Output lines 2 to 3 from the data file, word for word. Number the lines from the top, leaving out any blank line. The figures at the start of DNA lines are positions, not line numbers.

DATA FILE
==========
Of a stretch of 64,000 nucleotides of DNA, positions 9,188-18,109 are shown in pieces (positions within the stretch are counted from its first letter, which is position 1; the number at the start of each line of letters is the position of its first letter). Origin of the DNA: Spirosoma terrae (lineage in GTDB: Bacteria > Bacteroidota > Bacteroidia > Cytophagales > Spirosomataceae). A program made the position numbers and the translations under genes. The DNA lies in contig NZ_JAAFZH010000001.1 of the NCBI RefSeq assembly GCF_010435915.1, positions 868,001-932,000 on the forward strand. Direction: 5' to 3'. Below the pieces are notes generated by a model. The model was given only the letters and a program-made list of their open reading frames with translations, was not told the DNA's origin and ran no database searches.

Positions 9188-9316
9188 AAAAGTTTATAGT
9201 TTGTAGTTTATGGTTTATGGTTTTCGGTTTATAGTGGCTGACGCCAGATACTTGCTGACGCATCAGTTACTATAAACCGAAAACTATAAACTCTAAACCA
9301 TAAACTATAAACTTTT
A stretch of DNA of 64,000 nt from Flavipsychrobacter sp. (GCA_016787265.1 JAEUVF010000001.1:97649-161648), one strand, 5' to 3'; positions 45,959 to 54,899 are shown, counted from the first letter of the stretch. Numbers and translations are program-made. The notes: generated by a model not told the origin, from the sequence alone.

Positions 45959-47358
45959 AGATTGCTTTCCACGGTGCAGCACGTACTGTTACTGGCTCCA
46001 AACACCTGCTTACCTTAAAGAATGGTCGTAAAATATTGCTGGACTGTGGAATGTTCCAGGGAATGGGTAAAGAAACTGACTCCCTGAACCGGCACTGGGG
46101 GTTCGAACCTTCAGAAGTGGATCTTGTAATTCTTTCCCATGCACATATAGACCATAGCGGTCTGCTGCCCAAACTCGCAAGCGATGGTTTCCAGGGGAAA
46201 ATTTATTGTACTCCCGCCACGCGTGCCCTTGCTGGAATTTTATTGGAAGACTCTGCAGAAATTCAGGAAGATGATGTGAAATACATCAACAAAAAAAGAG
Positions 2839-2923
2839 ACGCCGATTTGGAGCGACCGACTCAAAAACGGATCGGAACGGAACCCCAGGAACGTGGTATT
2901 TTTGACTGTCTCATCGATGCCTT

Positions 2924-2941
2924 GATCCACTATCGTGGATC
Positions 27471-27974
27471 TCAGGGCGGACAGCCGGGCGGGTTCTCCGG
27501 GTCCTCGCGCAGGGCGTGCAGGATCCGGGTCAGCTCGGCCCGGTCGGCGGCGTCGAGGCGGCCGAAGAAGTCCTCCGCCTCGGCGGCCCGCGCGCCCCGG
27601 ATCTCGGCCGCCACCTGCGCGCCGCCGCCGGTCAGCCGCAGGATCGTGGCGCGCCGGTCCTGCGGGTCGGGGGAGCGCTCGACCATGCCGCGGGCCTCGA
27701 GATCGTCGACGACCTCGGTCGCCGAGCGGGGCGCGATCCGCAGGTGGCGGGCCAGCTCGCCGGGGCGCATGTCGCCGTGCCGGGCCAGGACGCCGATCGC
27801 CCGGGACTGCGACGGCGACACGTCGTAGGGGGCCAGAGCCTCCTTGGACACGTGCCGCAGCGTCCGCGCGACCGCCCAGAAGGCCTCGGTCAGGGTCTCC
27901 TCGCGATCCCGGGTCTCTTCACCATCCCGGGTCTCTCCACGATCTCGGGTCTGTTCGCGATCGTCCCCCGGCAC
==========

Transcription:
Positions 9188-9316
9188 AAAAGTTTATAGT